Stamps on Ocean Thermal Energy Conversion – Stamps of Nauru 1982

Stamps on Ocean Thermal Energy Conversion – Stamps of Nauru 1982

Ocean Thermal Energy Conversion (OTEC) uses the temperature difference between the cooler deep and warmer shallow or surface seawater to run a heat engine and produce useful work, usually in form of electricity. OTEC can operate with a very high capacity factor.

Among Ocean energy sources,  OTEC is one of the continuously available renewable energy sources. Up to 88,000 TWh/yr of Power could be generated from OTEC without affecting ocean’s thermal structure. Currently, World’s only operating OTEC plant is in Japan overseen by Saga University.

In 2002, India also tested a floating 1 MW OTEC plant near Tamil Nadu.

In 1970, The Tokyo Electric Power Company successfully built and deployed a 100Kw closed-cycle OTEC plant on the Island of Nauru. The Plant became operational on 14 Oct 1981, producing 120 KW of electricity, 90 KW was used to power the plant and remaining electricity were used to power a school and other places. This set a world record for power output from an OTEC system where power was sent to the real power grid.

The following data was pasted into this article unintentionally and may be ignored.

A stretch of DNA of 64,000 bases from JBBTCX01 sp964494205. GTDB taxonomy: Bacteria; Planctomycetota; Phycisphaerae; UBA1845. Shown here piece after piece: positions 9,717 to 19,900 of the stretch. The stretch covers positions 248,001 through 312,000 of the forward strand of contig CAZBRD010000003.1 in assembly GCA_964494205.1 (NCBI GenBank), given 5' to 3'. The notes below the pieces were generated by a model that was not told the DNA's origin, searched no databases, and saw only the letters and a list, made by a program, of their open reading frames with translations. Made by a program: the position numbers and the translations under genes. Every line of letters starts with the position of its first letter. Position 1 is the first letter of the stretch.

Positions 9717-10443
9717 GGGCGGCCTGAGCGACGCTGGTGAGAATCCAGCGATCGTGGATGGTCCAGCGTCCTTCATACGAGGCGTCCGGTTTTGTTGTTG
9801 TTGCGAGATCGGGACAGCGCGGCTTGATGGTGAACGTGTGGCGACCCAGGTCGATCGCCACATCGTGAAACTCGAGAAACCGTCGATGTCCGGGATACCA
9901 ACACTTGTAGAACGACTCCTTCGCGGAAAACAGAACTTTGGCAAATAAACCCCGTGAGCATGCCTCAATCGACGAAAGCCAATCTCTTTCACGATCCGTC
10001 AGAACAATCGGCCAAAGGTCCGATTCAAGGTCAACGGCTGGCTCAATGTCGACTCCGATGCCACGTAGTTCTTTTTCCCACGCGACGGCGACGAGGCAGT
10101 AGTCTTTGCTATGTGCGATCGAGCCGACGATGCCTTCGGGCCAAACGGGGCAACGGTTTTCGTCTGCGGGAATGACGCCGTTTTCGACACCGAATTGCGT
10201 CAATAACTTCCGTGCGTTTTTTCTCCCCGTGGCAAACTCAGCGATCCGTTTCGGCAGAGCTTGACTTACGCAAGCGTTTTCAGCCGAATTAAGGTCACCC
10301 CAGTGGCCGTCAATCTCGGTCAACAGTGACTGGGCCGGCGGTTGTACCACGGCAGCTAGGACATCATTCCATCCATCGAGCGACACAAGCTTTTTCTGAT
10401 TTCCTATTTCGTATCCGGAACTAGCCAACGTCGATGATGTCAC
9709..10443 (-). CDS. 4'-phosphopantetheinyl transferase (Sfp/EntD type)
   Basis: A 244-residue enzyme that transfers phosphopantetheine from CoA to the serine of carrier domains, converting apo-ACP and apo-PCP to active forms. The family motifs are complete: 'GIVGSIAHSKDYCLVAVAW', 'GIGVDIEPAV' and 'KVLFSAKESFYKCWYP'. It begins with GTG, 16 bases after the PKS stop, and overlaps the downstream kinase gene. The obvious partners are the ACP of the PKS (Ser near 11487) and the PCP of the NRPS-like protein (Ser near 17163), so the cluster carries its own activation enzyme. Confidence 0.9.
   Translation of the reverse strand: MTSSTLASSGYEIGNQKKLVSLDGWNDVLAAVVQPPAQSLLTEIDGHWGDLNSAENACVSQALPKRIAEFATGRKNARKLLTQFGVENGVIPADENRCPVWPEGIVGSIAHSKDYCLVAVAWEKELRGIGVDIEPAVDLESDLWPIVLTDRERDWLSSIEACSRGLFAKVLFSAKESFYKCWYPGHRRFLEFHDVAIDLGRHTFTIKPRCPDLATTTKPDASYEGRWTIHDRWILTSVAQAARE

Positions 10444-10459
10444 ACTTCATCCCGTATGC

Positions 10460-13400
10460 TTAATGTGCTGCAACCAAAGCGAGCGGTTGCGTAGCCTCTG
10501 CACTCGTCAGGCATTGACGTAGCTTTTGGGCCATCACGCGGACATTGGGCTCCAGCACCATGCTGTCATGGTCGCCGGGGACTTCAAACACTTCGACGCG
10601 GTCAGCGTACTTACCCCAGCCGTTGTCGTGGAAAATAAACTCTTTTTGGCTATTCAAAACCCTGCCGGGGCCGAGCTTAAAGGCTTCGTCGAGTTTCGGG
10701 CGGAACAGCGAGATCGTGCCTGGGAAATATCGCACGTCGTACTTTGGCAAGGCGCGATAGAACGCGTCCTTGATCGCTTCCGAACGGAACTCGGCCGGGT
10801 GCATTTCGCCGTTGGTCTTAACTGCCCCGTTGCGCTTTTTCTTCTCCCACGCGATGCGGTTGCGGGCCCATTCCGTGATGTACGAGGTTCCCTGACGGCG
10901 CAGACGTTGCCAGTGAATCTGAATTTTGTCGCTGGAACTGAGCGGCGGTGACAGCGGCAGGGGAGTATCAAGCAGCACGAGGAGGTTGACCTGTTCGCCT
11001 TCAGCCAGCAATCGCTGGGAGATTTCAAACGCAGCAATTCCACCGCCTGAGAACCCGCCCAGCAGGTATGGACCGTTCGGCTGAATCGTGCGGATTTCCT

Nauru issued a set of Four stamps (two se-tenant pairs ) on the OTEC plant on 10 June 1982. A Sheetlet with two 40c stamps is listed. It features the OTEC plant on the stamps and on left and right side labels The finished 100KW electricity generating plant is featured. The bottom label shows the pipelines of the plant during low tide.